A Quiet Paradise
The Westfjords were first on our list. It was simply because of the kayaking trips offered. For a few years we had been looking at a few kayaking trips around Iceland, but were more interested in a vacation that had a variety of activities and an itinerary that was a little unstructured so we never committed to a tour. We felt that an aquatic approach to viewing the wildlife and the geology was something that would impact our visit all that more dramatically, so we searched for day trips for kayaking in Iceland and after writing to five separate companies, Arctic Adventures was the only company to write us back. They run trips out of their own office in Reykjavik and also help book tours with other companies throughout the country. We booked a Westfjord paddling trip with them (which was provided by one of the three companies from the same building: North Explorers / West Tours / Borea Adventures). It has been a little confusing as to the division of each of the companies and it seems like the same people work for multiple companies here, but between the three websites you will find just about everything.
Where to Stay
After signing up for the trip, we then booked a hotel near North Explorers in a town named Ísafjörður . The choice seemed top be between an Edda hotel which is a school dormitory that they rent out during the summer, and Hotel Ísafjörður which seemed expensive, but normal for Iceland and had a restaurant which makes our lives much easier. It was the right choice as we got in very late and there are not open restaurants in this town later in the season. The hotel was easy to find in the tiny town when we accepted what looked like sidewalks were really roads. The accommodations were clean and modern and the quality of food was above average. The staff at the front desk were always very helpful with directions, suggestions, and weather reports. They also have local hiking maps for sale at the counter.
The other option we looked into when we had some time to drive around the area was the local campground. We got there from the inner side of the fjord if you drive past the golf club house. It was on beautiful land, very tidy, and had showers, washers, dryers, and at the base of a hiking trail. It is near the base of a waterfall and has a stream running through the grounds. The drive from the center of town to the campground was perhaps 10 minutes but probably less. It is also close to the grocery store which we inaccurately call the Piggly Wiggly (It is called Bonus) because it has a pink pig as its symbol but to the point has bread and juices and fruits. This has one of the two gas stations in the fjord, the other is the N1 near the Hotel Ísafjörður. We certainly see the Tungudalur campground as the place to stay next time we come to the Westfjords.
There is far more hiking in this little town of Ísafjörður than we had time to do, never mind the entire Westfjords. Hiking maps are available to purchase at the Hotel Ísafjörður or you can order them online from the Icelandic Sorcery and Witchcraft online shop. We did a few short hikes including Naustahvilft and the loop road by the treatment plant (photos below). There is hiking further in if you take the loop road by the treatment plant and hit the unpaved road by the church and keep going. The trail head is well marked. Another easy to access trail is by the campground. You take a turn on to the road to the Golf Course by the Bonus grocery store and just past it is the campground and the trail head to the waterfall and through the forest.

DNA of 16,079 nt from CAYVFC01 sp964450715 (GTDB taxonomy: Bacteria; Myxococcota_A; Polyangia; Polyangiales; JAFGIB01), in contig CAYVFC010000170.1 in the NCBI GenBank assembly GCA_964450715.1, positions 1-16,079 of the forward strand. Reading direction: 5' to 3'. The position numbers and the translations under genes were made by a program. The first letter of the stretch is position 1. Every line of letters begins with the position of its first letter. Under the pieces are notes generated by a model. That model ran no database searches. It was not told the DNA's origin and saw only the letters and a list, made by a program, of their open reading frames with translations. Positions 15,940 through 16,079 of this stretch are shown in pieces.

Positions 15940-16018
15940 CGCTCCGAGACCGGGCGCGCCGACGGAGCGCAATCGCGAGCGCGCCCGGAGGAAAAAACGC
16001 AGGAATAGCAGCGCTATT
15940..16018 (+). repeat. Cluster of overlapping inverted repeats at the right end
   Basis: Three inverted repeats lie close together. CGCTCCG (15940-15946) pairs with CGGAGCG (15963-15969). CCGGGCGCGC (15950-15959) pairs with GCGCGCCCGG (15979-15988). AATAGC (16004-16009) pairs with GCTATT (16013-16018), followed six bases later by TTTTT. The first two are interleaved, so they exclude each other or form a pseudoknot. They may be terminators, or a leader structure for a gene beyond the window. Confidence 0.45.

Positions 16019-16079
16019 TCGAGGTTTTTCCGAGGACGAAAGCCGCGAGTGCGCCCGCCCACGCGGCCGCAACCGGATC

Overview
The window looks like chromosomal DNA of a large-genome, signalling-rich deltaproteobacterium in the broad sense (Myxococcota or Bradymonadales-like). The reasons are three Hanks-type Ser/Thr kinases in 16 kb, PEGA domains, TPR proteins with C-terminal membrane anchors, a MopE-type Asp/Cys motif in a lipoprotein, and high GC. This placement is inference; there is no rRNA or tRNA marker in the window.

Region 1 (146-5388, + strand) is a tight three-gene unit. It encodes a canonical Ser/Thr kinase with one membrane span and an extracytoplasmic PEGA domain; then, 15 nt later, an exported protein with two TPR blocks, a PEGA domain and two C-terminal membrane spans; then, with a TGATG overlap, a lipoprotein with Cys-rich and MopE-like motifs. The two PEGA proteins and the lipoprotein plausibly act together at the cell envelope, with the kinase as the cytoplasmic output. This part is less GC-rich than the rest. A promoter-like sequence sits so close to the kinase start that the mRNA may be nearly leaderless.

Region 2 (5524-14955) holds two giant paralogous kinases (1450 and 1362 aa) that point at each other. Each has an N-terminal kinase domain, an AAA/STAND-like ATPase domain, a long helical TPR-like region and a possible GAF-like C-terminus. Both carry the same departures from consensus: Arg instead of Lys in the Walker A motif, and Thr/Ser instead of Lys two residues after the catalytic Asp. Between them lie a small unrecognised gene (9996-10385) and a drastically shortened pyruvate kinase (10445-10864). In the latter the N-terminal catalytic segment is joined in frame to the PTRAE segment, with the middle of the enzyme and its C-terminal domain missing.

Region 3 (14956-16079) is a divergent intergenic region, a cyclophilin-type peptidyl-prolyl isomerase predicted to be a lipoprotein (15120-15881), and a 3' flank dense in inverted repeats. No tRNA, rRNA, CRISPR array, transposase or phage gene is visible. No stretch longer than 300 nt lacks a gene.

We spent most of our time in the Westfjords kayaking with West Tours. It was money well spent and the experience of being close to marine life and to see the fjord from inside the fjord was priceless. We did The Two Fjords Tranquility (Seyðisfjörður and Hestfjörður) trip and a custom half day to Önundarfjörður. There was a lot left for a second visit some day in the future. I can't even start to imagine how much paddling is available in this area. The two trips we did were very easy paddling and the waters were mostly calm like glass and we were able to move along at our own pace which included stopping to look at animals and starfish every few minutes.
To note on future trips, we found that West Tours rents bikes, does guided hikes and trips, and also has several listings for Horseback Riding. I think if we knew about this before we went, we may have booked a few more things to do, but we found it hard to figure out what to look for from home and did not get well connected until after our visit. At the time of our planning, Google Maps did not even have road maps for Iceland, (It does today), and many of the companies were closing for the season. Now that we have been there and have connections (which we have shared with you), planning will be easier next time.
This was a bit of a challenge late in the season. Our guide explained that people do not go out to dinner often (can't blame them - it is very expensive) so there are not a lot of restaurants to pick from. In September, we had our hotel's restaurant which was good, and Tjoruhusid which is in the old part of the town (at the very end of the land), a few minutes walk from the hotel. It does not have later hours - we showed up at 10 the first night and left disappointed - but when it is open, it is exceptional.
Tjoruhusid serves the catch of the day. It makes for easy selection. We got what they caught, but it was the most fantastic meal we had in Iceland. The building is rustic with wood benches and tables, a low ceiling, and the weather inside is the same as outside minus any rain. We wore our coats inside as it was September but it was worth it.